Theorems on Circle
Tangent to a circle: A line which intersects a circle at any one point is called the tangent.
- There is only one tangent at a point of the circle.
- The tangent to a circle is perpendicular to the radius through the point of contact.
- The lengths of the two tangents from an external point to a circle are equal.
The tangent at any point of a circle is perpendicular to the radius through the point of contact.
Construction: Draw a circle with centre O. Draw a tangent XY which touches point P at the circle.
To Prove: OP is perpendicular to XY.
Draw a point Q on XY; other than O and join OQ. Here OQ is longer than the radius OP.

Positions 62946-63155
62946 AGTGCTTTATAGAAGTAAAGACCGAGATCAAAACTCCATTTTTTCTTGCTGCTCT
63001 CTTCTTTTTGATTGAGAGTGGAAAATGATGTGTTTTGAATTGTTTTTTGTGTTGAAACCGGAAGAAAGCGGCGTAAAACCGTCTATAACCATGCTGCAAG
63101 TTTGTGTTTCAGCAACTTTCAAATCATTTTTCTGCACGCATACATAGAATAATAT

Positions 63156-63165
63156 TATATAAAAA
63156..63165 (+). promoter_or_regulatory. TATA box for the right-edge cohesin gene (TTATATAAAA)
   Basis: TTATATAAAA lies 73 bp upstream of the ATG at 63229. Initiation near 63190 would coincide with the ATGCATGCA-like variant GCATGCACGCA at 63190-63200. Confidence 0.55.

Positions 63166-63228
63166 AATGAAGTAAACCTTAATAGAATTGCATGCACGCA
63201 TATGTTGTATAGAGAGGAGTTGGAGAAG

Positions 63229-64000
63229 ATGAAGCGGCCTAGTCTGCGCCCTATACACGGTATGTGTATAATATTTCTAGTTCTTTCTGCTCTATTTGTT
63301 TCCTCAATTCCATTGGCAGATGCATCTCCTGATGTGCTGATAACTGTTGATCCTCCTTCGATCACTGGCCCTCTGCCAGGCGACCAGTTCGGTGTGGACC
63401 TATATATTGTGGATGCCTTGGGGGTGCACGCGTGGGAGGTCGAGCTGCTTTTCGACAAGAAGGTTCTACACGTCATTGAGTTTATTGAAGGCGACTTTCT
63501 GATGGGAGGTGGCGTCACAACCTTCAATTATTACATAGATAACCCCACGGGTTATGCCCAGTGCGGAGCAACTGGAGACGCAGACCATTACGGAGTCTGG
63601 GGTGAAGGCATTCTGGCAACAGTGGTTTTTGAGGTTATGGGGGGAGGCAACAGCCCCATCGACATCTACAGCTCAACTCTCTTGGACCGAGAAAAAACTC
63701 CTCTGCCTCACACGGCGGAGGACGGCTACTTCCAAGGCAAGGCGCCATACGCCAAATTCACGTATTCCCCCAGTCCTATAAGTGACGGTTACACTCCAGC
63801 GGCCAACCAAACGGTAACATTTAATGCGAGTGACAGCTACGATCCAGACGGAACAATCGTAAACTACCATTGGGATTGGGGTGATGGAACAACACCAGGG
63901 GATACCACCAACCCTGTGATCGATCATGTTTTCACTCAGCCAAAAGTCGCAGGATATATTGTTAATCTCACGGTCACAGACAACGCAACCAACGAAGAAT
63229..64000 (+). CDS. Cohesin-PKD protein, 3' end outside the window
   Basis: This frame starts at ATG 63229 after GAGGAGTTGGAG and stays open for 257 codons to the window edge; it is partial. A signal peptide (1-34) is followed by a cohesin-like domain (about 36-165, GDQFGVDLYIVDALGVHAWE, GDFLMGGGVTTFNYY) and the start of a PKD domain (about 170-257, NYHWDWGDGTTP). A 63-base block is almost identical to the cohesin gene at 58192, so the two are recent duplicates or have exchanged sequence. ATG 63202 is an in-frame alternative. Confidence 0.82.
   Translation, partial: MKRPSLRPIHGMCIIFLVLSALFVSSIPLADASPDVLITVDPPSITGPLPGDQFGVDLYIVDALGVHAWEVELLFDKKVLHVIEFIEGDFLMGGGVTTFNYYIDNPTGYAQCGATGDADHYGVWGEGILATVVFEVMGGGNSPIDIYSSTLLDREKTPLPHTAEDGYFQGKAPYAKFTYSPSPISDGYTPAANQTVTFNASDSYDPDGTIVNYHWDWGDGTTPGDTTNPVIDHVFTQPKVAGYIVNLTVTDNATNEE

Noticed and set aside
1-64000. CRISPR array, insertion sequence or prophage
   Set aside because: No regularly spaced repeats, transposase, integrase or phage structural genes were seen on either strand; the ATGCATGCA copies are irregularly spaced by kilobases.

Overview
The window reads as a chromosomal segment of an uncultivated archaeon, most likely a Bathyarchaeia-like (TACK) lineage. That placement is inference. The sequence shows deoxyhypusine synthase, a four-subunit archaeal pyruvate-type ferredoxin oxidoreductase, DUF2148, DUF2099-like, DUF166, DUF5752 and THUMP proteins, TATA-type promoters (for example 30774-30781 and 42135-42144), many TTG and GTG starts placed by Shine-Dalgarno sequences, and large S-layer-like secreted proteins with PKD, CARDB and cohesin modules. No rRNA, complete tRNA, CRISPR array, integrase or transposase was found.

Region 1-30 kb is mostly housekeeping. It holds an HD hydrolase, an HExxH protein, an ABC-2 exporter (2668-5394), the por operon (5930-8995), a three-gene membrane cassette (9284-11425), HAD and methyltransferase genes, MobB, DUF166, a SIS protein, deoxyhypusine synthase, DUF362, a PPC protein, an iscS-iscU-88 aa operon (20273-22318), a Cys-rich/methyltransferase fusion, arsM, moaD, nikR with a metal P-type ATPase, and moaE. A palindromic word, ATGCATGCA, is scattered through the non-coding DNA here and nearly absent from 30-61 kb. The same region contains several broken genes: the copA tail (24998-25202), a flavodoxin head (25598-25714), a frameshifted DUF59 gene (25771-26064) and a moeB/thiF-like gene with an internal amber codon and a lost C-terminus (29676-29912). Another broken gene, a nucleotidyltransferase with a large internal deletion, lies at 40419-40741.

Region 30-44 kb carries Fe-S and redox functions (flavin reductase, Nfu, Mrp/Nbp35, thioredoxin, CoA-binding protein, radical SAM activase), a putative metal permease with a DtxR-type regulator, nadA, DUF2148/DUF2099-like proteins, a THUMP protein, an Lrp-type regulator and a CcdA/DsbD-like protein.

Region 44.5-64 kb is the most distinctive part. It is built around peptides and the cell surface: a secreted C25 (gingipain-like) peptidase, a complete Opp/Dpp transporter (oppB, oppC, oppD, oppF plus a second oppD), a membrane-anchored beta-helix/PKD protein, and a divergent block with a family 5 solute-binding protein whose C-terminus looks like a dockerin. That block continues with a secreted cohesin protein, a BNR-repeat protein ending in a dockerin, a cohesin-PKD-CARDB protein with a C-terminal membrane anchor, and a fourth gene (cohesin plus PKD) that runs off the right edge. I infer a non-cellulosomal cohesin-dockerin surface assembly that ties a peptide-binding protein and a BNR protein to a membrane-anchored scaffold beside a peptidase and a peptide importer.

OQ > OP
For every point on the line XY other than O, like Q1, Q2, Q3, ……….Qn;
`OQ_1 > OP`
`OQ_3 > OP`
`OQ_4 > OP`
Since OP is the shortest line
Hence, OP ⊥ XY proved
The lengths of tangents drawn from an external point to a circle are equal.
Construction: Draw a circle with centre O. From a point P outside the circle, draw two tangents P and R.
To Prove: PQ = PR
Proof: In Δ POQ and Δ POR
`OQ = OR` (radii)
`PO = PO` (common side)
`∠PQO = ∠PRO` (Right angle)
Hence; `Δ POQ ≅ Δ POR` proved